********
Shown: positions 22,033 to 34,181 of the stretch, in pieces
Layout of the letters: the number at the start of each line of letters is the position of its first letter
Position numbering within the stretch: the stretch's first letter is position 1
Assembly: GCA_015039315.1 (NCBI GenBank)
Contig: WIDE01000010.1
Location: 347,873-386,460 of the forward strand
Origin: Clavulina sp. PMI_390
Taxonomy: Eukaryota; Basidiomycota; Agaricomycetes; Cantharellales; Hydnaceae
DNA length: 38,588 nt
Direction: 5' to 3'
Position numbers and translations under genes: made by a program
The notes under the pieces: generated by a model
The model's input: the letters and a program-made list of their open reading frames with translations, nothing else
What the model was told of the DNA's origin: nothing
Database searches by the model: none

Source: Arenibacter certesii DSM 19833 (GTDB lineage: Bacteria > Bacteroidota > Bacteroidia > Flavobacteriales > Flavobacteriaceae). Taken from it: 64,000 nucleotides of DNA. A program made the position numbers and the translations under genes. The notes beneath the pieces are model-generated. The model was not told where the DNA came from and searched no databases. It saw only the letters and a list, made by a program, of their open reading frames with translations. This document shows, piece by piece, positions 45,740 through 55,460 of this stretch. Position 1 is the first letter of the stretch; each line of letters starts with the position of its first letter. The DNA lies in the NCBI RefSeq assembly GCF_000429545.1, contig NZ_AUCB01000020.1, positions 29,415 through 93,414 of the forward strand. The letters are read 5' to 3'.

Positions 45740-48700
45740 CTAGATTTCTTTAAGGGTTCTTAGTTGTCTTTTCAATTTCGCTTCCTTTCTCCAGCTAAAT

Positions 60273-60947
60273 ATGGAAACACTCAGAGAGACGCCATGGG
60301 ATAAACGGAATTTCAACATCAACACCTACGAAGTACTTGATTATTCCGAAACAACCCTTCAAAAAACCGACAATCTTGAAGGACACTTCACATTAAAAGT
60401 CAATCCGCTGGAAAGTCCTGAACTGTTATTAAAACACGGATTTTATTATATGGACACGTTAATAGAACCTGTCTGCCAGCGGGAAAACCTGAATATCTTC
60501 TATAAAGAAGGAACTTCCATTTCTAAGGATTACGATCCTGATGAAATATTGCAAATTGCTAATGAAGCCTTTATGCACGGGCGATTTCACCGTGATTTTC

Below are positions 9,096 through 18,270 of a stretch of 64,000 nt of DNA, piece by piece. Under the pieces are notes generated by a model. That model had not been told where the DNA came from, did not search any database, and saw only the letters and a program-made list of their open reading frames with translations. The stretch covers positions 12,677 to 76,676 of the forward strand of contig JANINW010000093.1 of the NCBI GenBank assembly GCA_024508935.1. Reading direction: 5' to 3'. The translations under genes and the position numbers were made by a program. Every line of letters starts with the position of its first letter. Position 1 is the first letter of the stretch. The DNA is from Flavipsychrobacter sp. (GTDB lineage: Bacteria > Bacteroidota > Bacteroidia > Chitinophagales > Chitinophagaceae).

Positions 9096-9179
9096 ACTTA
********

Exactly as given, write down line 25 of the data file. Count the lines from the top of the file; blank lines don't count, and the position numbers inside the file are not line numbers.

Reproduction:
Positions 9096-9179